February 10, 2023
Lawmakers return to Frankfort for second week of session
Representative Scott Sharp
Perhaps my favorite part of being a legislator is returning to Frankfort to do the work of District 100. I am proud to say HB 1 and HB 2 have already been sent to Governor Beshear’s desk for consideration. Last year, we passed HB 8 establishing the framework for the individual income tax to be cut by half a percentage point increments until it is eliminated entirely. HB1 reduces the income tax to 4.5% which started on January 1, and then another reduction on January 1, 2024, to 4%.
Taking care of our veterans is a top priority for us in the legislature. HB 2 provides over $16 million to the Department of Veterans Affairs for construction of the new Bowling Green Veterans Center. This center will provide veterans with the best possible care while still being close to their families.
I would like to provide you all with an overview of what we heard in committees this week as we have hit the ground running.
Education: With reports of a teacher shortage of 11,000, the House Committee on Education heard from the Department of Education, the Teacher Retirement System, and the Kentucky Association of School Administrators. According to the Department of Education, the reported 11,000 teacher openings is not an accurate measure of the shortage. Instead, the actual number tends to vary, with early January reporting roughly 1,500 openings. Despite the average age for retirement increasing by five years for teachers and more education pathways for university students, Kentucky is still experiencing a 20% teacher turnover rate. In response, school districts are having to hire more unqualified teachers and issue emergency certifications. In the meeting, the root of the teacher shortage issue has been narrowed to disputes over teacher salary, growing misbehavior among students, and woke ideology, such as pronoun usage, entering the classroom.
Families and Children: The new House Standing Committee on Families and Children met this week for the first time this 2023 Regular Session. Lawmakers received an overview of the Cabinet for Health and Family Services from Secretary Eric Friedlander. Secretary Friedlander discussed several departments within the cabinet that will be involved in the legislation the Families and Children committee will be considering.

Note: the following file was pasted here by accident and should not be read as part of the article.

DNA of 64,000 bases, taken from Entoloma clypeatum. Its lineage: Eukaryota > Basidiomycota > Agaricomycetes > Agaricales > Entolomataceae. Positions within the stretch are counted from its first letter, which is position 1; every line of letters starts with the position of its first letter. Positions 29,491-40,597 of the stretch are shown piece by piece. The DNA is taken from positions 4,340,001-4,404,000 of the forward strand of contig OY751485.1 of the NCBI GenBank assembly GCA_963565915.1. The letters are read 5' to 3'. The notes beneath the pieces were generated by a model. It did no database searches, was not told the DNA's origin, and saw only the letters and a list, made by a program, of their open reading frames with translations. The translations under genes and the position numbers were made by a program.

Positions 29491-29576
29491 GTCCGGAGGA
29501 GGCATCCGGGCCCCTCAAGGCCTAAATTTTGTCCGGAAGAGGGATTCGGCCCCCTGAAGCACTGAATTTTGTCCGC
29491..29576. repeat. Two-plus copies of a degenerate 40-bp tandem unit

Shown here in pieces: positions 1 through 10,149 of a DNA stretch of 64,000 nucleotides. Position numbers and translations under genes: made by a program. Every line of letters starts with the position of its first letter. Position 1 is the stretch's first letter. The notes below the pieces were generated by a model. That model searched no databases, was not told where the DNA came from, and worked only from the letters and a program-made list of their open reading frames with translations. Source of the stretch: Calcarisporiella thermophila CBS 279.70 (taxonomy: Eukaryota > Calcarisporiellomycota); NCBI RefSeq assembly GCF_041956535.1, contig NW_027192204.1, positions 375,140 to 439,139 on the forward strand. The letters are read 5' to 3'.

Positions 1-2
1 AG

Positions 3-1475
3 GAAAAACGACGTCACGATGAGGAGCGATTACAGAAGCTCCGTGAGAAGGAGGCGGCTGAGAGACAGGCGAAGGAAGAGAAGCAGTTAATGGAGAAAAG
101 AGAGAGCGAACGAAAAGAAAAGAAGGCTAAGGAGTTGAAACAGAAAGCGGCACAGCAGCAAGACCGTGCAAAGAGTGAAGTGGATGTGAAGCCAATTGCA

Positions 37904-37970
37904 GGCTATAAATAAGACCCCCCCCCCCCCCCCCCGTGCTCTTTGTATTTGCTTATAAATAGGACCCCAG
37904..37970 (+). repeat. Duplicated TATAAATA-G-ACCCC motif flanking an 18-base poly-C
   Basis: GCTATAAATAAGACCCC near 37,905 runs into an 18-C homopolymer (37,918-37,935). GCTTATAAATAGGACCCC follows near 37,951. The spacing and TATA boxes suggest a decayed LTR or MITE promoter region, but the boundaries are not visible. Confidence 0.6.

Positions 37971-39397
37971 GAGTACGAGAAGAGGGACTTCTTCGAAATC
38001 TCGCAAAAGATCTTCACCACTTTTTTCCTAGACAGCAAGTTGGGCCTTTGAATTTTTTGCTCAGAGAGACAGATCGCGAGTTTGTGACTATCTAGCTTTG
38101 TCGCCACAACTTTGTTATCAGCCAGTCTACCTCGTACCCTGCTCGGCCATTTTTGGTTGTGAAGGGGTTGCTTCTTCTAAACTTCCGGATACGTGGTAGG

BR Subcommittee on Economic Development, Public Protection, Tourism, and Energy: The Tourism, Arts, and Heritage Cabinet testified before the committee to provide updates on Kentucky tourism and investment. Of the $75 million appropriated from HB1 in the 2022 Regular Session, $51 million has been distributed. The goals of the monies are to continue to market Kentucky tourism and to develop and advance tourism commissions, which are designated as marketing organization or a regional tourism committee.
BR Subcommittee on Postsecondary Education: The Council on Postsecondary Education (CPE) came to testify in Frankfort in front of the committee to discuss their progress and continued initiatives. Half of Kentucky has a postsecondary credential, with current trends showing underrepresented minorities performing above average. CPE’s Healthcare Workforce Collaborative (HWC) received $10 million in funding from the legislature and has issued $8 million in grants to institutions across the state, with 43% of grants focused on nursing programs. Moreover, $48 million has been invested in HWC from employer partners. CPE also remarked on the state of Kentucky State University, with plans to fix and improve current infrastructure as well as bring in a new auditor.
BR Subcommittee on Health and Family Services: Lawmakers heard a presentation from the Associates in Pediatric Therapy (APT) about how expanded Medicaid makes it harder to provide services for their patients. With the expansion of Medicaid, APT is seeing more children on Medicaid than those with commercial insurance, decreasing income dramatically as other costs increase. The First Steps Program has also been a roadblock in the APT services; last year, APT saw more children per week than First Steps did in one year. Some proposed changes would be a 20% increase on at least the top five service areas, a 20% increase for Early Pediatric Screening Diagnosis and Treatment Services (EPSDT) providers, and a 20% increase for First Steps providers. EPSDT is a federally mandated Medicaid program for children that requires specific services.
As always, I hope you will feel free to contact me with any questions or issues. I can be reached through the toll-free message line in Frankfort at 1-800-372-7181. Please feel free to email me at Scott.Sharp@lrc.ky.gov. If you would like more information about the legislature, you can visit the Legislative Research Commission website at legislature.ky.gov.